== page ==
NEW YORK (Reuters) -The dollar bounced after sinking to its lowest level in nearly three years on Wednesday, with markets anticipating a Democrat win in the U.S. Senate election in Georgia that would clear the path for a larger fiscal stimulus package.
Democrats won one U.S. Senate race in Georgia and led in another on Wednesday, edging closer to a sweep in a previous Republican stronghold that would hand them control of Congress and the power to advance President-elect Joe Biden’s policy goals.
Analysts generally expect a Democrat-controlled Senate to be positive for economic growth globally and thus for most riskier assets, but negative for bonds and the dollar as the U.S. budget and trade deficits swell even further.
As markets priced in the Democrats winning both Georgia seats, the dollar index hit its lowest since March 2018 at 89.206, but rebounded to last trade up 0.015% at 89.48.
Fueling expectations of further stimulus measures was a weak report on the labor market in the form of the ADP National Employment Report, which showed private payrolls post their first decline in eight months as coronavirus cases surge. However, a reading on factory orders for November exceeded expectations and indicated a sustained manufacturing recovery.
But after a fall of nearly 7% in 2020 and a drop of as much as 0.9% in the new year, the dollar turned higher as a crowded trade began to unwind, which was also supported by a climb in interest rates. Analysts still expect the longer-term trend for the greenback to be weaker, however. nL1N2JH1B9]
“People have been bearish on the dollar now for at least six or nine months,” said Minh Trang, senior FX trader at Silicon Valley Bank in Santa Clara, California.
“Obviously you are going to have to take a little bit of a breather every now and then.”
The euro gave up earlier gains and was up 0.11% to $1.2312, after earlier having risen past major resistance to as high as $1.2349.
Riskier currencies also surged, with the New Zealand dollar and Australian dollar touching their highest in nearly three years and holding onto most of the gains even as the dollar recovered.
The move was helped by a range of surveys overnight showing that manufacturing globally had proved resilient in December, despite rising coronavirus cases.
Elsewhere, U.S. President Donald Trump escalated tensions with Beijing by signing an executive order banning U.S. transactions with eight Chinese software applications.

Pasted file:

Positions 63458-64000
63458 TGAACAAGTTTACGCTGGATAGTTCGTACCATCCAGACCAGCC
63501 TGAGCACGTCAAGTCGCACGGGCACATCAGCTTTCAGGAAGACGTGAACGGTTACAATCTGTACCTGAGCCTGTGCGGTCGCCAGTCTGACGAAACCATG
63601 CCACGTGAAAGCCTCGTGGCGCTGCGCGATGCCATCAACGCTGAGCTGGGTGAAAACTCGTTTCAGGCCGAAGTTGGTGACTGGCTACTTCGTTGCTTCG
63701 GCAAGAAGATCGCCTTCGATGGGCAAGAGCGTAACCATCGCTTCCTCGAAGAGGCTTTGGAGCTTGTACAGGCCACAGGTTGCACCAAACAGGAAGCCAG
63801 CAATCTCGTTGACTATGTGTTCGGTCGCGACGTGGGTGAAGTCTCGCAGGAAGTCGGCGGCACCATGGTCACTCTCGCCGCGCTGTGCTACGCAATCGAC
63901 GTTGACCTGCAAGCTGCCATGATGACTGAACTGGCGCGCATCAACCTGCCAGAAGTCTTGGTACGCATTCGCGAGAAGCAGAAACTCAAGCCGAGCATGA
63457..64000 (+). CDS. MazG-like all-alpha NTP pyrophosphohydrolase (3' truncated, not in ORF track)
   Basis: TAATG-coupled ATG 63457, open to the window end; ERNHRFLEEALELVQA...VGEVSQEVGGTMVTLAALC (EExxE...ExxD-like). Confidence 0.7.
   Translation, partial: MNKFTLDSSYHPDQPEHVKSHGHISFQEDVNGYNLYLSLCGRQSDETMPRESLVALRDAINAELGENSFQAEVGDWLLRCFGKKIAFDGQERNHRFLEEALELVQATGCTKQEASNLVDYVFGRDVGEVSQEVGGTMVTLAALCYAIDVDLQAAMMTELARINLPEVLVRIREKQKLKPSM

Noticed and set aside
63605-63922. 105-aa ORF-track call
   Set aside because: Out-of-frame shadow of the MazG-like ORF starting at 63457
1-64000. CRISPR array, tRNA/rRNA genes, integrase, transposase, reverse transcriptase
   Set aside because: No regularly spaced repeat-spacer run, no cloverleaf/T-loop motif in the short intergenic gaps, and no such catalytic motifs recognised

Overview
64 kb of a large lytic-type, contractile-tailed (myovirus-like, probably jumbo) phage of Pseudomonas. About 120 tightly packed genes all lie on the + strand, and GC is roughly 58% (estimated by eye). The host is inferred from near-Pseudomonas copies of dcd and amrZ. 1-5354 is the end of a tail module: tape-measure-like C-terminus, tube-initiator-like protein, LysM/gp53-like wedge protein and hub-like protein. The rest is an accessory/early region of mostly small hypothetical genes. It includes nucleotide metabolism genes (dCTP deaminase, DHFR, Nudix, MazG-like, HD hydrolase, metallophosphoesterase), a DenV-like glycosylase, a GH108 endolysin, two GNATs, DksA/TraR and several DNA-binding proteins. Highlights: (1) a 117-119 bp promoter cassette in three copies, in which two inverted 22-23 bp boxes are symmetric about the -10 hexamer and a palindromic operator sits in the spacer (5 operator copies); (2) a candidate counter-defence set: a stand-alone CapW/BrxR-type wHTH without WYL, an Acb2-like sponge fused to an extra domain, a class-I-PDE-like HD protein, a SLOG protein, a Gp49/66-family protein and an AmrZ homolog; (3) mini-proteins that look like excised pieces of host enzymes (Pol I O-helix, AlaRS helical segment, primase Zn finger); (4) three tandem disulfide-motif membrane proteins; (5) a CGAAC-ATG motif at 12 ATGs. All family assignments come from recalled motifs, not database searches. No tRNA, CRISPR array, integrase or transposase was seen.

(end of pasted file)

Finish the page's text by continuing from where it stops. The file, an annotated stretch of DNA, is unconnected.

After surging on Monday and Tuesday, the yuan softened, after China’s central bank appeared to signal a preference for a more moderate pace of intervention.
The yuan has gained around 10% on the dollar since last May as China’s economic rebound has led the world’s pandemic recovery.
Bitcoin traded above $35,000 for the first time, rising to $35,879.35 in the Asian session and extending a rally that has seen it rise more the 800% since mid-March.
The gains eased slightly, with the cryptocurrency last up 4.81% at $35,676.61.
Currency bid prices at 2:46PM (1946 GMT)
Description RIC Last U.S. Close Pct Change YTD Pct High Bid Low Bid
Dollar index 89.4800 89.4740 +0.02% +0.00% +89.8030 +89.2060
Euro/Dollar $1.2312 $1.2298 +0.11% +0.77% +$1.2349 +$1.2266
Dollar/Yen 103.1100 102.7400 +0.34% -0.19% +103.4400 +102.6100
Euro/Yen 126.94 126.30 +0.51% +0.02% +127.2300 +126.1500
Dollar/Swiss 0.8792 0.8783 +0.11% -0.61% +0.8821 +0.8759
Sterling/Dollar $1.3606 $1.3623 -0.11% -0.40% +$1.3670 +$1.3536
Dollar/Canadian 1.2688 1.2668 +0.17% -0.35% +1.2722 +1.2631
Aussie/Dollar $0.7789 $0.7760 +0.42% +1.30% +$0.7820 +$0.7734
Euro/Swiss 1.0824 1.0802 +0.20% +0.16% +1.0836 +1.0799
Euro/Sterling 0.9046 0.9020 +0.29% +1.21% +0.9085 +0.9018
NZ $0.7281 $0.7251 +0.43% +1.41% +$0.7314 +$0.7237
Dollar/Norway 8.4175 8.4715 -0.78% -2.12% +8.4925 +8.3875
Euro/Norway 10.3610 10.3984 -0.36% -1.01% +10.4328 +10.3450
Dollar/Sweden 8.1758 8.1758 +0.06% -0.25% +8.2123 +8.1259
Euro/Sweden 10.0632 10.0573 +0.06% -0.13% +10.0875 +10.0295
Reporting by Chuck Mikolajczak; Editing by Kirsten Donovan
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